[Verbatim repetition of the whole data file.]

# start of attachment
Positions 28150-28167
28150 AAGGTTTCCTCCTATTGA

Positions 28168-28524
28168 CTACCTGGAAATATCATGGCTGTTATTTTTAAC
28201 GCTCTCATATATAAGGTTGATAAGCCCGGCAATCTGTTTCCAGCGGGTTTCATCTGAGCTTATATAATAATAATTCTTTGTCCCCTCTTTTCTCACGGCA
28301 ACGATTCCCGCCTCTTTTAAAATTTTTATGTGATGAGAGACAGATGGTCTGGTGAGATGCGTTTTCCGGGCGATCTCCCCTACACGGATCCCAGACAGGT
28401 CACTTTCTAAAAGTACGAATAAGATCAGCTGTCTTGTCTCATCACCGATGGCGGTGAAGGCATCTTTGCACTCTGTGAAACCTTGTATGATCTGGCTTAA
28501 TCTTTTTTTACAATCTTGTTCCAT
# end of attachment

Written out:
Positions 28150-28167
28150 AAGGTTTCCTCCTATTGA

Positions 28168-28524
28168 CTACCTGGAAATATCATGGCTGTTATTTTTAAC
28201 GCTCTCATATATAAGGTTGATAAGCCCGGCAATCTGTTTCCAGCGGGTTTCATCTGAGCTTATATAATAATAATTCTTTGTCCCCTCTTTTCTCACGGCA
28301 ACGATTCCCGCCTCTTTTAAAATTTTTATGTGATGAGAGACAGATGGTCTGGTGAGATGCGTTTTCCGGGCGATCTCCCCTACACGGATCCCAGACAGGT
28401 CACTTTCTAAAAGTACGAATAAGATCAGCTGTCTTGTCTCATCACCGATGGCGGTGAAGGCATCTTTGCACTCTGTGAAACCTTGTATGATCTGGCTTAA
28501 TCTTTTTTTACAATCTTGTTCCAT